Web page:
EFFECT OF ENDOPLASMIC RETICULUM STRESS MEDIATED BY HYPERGLYCEMIA ON BARRIER FUNCTION IN RETINAL CELLS
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Background: Diabetic Retinopathy (DR) is an inflammatory disease mainly characterized by the dysfunction of the retinal blood vessels. Several studies reported a possible link between the hyperglycemia and the activation of unfolded protein response (UPR) and hence initiating endoplasmic reticulum (ER) stress in various retinal cells. However, the mechanism underlying the ER stress in the human retinal endothelial cells (HRMEC) remains poorly investigated and understood. Methodology: In the present study, utilizing the HRMEC, we evaluated the effect of high glucose (30mM) on several ER stress signaling pathway genes (HSPA5, EIF2K3, and XBP1) at the mRNA expression level; the inflammatory cytokines (NFkB) at the mRNA level; the adhesion molecules (ICAM-1 and P-selectin) by flow cytometry. In addition we assessed the barrier function of HRMEC on real-time analysis using the electric-cell substrate impedance (ECIS). Also, this study uses the Tunicamycin (TM) as positive stress inducer and Phenyl-butyric acid (PBA) as an ER stress inhibitor and study their effects on the treatment groups. Results: We found that hyperglycemia increases the cellular production of reactive oxygen species (ROS) and PBA decreasing it. Also the barrier quality of HRMEC was affected significantly with treatment of high glucose and improved with PBA. The expression of Adhesion proteins (ICAM-1 and E-selectin) were increased in hyperglycemia and decreased expression with PBA. Conclusion: Our results suggest that hyperglycemia may activate ER stress that could play a role in the angiogenesis in the diabetic retinopathy.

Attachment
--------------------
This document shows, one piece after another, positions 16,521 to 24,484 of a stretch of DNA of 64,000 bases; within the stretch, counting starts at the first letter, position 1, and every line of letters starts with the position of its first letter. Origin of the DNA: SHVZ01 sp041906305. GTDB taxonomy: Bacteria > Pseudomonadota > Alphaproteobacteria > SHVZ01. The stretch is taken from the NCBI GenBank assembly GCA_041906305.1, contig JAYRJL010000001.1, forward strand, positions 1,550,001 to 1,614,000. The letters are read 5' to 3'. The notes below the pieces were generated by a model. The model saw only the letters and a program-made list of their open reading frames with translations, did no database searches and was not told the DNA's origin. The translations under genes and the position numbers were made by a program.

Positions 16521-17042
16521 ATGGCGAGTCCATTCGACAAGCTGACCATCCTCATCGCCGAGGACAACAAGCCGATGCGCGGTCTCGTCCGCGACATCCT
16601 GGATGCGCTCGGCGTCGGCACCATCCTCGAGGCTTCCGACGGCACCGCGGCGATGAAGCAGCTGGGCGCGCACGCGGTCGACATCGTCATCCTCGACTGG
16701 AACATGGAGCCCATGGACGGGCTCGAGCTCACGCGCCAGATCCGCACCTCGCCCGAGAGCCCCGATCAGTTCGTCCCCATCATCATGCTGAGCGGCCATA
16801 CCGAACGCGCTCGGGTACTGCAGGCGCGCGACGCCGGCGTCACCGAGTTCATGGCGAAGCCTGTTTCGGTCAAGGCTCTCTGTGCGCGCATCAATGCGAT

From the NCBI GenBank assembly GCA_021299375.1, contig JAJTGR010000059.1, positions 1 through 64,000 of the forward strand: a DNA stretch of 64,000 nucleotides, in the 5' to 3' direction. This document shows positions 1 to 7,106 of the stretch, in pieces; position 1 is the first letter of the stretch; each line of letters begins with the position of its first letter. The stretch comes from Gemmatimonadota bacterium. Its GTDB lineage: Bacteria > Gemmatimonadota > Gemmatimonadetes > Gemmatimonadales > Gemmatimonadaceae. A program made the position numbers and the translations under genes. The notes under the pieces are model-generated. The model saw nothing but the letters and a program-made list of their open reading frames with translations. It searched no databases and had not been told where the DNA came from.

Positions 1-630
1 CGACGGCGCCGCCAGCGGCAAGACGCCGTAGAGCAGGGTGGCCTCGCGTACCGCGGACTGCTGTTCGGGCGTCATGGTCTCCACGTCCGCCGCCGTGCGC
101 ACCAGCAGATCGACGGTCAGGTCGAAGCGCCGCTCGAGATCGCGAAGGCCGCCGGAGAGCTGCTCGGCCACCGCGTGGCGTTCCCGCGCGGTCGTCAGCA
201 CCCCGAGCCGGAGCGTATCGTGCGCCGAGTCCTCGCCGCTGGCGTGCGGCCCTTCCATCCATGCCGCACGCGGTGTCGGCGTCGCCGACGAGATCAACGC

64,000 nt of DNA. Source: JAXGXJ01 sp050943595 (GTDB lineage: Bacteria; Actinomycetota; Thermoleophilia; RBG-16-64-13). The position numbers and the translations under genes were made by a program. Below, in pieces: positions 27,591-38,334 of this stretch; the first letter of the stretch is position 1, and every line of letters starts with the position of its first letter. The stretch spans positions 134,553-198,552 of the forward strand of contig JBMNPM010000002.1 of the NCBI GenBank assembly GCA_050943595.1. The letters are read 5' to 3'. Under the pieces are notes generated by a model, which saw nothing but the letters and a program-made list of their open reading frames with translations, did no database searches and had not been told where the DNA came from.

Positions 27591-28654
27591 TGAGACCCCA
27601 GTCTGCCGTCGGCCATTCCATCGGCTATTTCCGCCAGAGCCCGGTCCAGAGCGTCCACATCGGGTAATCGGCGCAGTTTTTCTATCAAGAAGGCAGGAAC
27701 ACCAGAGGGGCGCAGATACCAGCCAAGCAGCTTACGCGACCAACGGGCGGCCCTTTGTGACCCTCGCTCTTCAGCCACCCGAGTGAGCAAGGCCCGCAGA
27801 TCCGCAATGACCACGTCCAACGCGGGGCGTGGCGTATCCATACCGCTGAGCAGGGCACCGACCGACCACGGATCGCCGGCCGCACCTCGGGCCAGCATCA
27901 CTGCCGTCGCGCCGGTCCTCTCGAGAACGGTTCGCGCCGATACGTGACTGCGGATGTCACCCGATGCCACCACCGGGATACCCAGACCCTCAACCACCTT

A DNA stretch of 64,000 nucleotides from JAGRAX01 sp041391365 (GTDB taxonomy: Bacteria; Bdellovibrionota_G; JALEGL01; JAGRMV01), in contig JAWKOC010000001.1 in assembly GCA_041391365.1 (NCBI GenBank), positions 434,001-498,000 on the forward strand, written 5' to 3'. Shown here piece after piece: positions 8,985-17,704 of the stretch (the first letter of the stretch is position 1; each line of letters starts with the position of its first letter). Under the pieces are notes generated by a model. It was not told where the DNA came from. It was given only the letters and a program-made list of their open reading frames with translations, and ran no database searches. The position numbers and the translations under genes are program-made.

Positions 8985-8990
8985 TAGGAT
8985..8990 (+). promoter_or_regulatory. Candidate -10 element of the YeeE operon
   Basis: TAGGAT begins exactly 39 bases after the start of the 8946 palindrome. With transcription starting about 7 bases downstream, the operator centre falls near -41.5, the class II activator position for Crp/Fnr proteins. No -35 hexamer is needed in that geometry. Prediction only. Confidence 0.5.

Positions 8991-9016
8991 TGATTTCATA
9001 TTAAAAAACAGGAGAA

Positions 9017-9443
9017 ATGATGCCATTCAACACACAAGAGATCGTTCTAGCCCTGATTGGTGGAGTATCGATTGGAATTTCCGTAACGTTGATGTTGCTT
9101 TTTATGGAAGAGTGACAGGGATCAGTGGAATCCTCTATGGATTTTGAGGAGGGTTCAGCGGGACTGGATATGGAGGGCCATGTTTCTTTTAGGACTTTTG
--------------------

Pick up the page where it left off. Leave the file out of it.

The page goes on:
- Biomedical Sciences [7 items ]